So Long BMW, and Thanks for All the Fish!

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Seven years ago, I had just graduated from university and moved to Ulm to take a job at BMW Car IT to develop infotainment software for the (BMW) “cars of the future.” Last October, after four positions across three different teams, I have decided to move on. Time to recap.

Originally, I wanted to cover my entire career at BMW in this blog post. The first two and a half years would already fill a 2500 word essay, though, so I’ve decided to split these posts into a series of shorter posts. This first post covers my day-to-day work for the first two years in the software integration team.

The front of an office building with two BMW flags

A shift in how the automotive industry builds software

I joined right at the beginning of the development cycle for what would be the first infotainment system partly developed by BMW. The hardware part supplier—the so-called “Tier 1”—used to be fully responsible for development of the software of previous head unit systems, except for the BMW-themed user interface. BMW wanted to change this with the software targeting cars released in 2018. We can see the same transition taking place in other auto manufacturers, too: Daimler has Daimler TSS, which are now called “Mercedes-Benz Tech Innovation;” Audi founded; Volkswagen founded CARIAD SE in 2020; Tesla has always been doing their software in-house.

Two major reasons motivated this change. First, developing the software from scratch is becoming both too complicated and too expensive due to the size and feature set of modern infotainment systems. Second, the auto manufacturers now consider their infotainment and user interface part of their value proposition and an avenue to new revenue streams. Everybody wants to be the best in connectivity, offer the smoothest integrations with music and video streaming services, or just ship the funniest easter-eggs. Most companies in this space are concerned that ignoring the software is going to lose them customer experience to the tech giants—considering Android Auto’s success, not an unreasonable assumption.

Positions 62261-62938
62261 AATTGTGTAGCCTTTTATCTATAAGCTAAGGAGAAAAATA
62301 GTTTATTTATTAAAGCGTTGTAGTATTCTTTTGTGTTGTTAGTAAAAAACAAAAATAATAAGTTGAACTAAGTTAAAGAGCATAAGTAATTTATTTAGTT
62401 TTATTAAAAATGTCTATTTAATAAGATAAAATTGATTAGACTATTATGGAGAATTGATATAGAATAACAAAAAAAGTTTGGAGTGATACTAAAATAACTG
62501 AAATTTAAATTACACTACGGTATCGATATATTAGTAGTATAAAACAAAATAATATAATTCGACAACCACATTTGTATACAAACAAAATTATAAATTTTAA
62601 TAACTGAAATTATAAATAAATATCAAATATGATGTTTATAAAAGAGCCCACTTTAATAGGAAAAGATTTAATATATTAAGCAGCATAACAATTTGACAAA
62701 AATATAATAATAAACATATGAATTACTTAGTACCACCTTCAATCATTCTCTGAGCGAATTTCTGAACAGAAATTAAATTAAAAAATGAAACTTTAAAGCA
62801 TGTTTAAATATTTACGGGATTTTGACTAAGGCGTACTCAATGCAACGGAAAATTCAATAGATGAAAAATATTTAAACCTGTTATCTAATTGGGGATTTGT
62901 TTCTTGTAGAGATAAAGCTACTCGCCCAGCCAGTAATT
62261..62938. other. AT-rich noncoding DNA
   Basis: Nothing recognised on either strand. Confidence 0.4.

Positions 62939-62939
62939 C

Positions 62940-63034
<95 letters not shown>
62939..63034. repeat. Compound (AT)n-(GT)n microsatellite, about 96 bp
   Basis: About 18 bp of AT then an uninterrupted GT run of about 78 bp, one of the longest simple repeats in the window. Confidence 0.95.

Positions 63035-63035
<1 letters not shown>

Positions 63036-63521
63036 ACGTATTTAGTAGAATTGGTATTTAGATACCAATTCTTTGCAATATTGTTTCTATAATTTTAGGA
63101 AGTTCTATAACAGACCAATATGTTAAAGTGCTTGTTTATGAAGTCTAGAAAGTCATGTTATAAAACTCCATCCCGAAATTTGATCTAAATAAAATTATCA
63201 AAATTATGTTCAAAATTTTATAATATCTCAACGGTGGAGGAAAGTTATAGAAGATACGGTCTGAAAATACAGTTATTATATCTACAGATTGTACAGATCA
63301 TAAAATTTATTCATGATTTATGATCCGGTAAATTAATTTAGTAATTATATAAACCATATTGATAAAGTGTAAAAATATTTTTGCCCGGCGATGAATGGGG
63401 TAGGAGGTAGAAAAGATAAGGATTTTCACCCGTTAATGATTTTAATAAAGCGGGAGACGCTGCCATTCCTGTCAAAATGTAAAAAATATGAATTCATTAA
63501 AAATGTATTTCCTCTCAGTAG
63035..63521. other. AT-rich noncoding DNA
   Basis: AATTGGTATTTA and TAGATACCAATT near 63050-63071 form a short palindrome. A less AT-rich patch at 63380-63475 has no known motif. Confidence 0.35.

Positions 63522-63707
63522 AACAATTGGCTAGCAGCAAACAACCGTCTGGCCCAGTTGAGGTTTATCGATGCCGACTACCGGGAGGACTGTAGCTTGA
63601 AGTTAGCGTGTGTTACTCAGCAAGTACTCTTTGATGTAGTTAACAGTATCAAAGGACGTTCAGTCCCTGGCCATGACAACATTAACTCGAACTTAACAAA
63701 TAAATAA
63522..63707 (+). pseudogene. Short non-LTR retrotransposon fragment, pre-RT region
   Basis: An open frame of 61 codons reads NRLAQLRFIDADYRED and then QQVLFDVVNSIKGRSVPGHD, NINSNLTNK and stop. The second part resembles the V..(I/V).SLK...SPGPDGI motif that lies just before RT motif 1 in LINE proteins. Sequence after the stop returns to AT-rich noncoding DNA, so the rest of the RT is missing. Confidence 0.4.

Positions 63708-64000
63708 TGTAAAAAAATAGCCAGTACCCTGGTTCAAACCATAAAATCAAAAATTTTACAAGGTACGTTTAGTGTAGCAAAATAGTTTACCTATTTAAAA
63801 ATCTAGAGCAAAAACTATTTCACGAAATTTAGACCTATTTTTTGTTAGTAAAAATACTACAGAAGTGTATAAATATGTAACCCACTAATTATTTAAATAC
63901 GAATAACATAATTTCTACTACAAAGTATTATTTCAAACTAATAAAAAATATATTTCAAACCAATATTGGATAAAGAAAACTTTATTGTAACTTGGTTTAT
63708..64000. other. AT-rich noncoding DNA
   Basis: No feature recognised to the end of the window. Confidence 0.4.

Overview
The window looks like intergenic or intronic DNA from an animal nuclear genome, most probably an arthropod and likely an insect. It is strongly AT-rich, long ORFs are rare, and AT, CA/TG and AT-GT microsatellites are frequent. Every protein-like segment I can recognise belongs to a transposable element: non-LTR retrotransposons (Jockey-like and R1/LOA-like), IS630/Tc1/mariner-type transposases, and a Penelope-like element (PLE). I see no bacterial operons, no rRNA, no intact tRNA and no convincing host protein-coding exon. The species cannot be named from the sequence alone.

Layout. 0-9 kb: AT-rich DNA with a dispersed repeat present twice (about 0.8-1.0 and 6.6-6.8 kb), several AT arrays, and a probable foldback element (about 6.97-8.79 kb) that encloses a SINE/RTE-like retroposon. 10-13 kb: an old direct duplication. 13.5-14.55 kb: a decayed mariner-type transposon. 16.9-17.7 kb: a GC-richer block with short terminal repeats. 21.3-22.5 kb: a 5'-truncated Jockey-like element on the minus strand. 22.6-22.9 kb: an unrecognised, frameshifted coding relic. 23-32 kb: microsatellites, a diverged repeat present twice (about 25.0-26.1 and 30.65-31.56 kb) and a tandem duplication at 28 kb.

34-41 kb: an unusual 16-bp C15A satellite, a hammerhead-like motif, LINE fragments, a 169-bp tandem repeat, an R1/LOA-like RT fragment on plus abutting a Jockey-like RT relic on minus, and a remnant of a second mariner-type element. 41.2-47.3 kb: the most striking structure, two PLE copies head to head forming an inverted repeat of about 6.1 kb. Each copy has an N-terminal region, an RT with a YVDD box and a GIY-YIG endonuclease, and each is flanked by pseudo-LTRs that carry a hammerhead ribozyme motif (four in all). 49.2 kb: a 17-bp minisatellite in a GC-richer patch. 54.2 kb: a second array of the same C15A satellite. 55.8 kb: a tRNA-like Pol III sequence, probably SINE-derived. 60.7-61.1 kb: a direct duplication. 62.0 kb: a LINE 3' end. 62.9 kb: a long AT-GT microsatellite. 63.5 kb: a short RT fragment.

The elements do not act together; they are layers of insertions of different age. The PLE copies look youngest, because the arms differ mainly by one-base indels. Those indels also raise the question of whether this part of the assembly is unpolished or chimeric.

Take some 250 Linux people, put them together, get infotainment in return

BMW needed its own infotainment system. To do this, they had hired a sizable team of young and eager Linux enthusiasts, a significant chunk of which with prior experience from Nokia before they closed their site in Ulm. About 200 people in Ulm plus another 60-70 in Munich worked for BMW Car IT GmbH, the Munich alternative to Daimler TSS, CARIAD, and Most of my colleagues were Linux and open source enthusiasts, and that did show both in the pleasant atmosphere as well as in the final product. If you’ve used a recent desktop Linux, you’d probably find the root shell of a BMW MGU infotainment system pretty familiar. You’d encounter systemd, systemd journal, wayland, glibc, and a pretty normal GNU userland – that is, except for bash and coreutils, of course, because it wouldn’t be an embedded system with those, would it? I’ll leave the discussion of whether a quadcore CPU, 6 GiB RAM system would ever reasonably constitute “embedded” as an exercise to the reader.

Learning to develop a car infotainment system based on Linux was an interesting challenge. There was a bit of a rivalry between the Tier 1 and its developers and the revolutionary open source group in Ulm: they were often trying to do things the way they had been done before, while we were trying to question everything and modernize both the product and developer experience plus apply best practices—running various services as root, for example, was just no longer acceptable for a product in 2018.

“The build failed again”

Right from the start, we wanted compiling and automated testing handled by a continuous integration system. Fast iterations, between two and three potentially shippable releases a day, and a system defined from a single git commit hash were best practice in 2014, and we wouldn’t settle for less.

The balance between making sure the current development state is well tested enough to deliver and development speed was not easy to find. Possibly the biggest lesson I learned is that test stability matters, a lot. A single bug that fails the build or a test that toggles just 5 % of the time can ruin an otherwise flawless multi-hour build and test run, and unless you have a strategy to deal with test instability and recover (such as re-running these tests, manually waiving them after inspection, or disabling them), your developers are going to be both annoyed, and waste a lot of time. Working hours spent on identifying and fixing such instabilities reach a positive return on investment fast.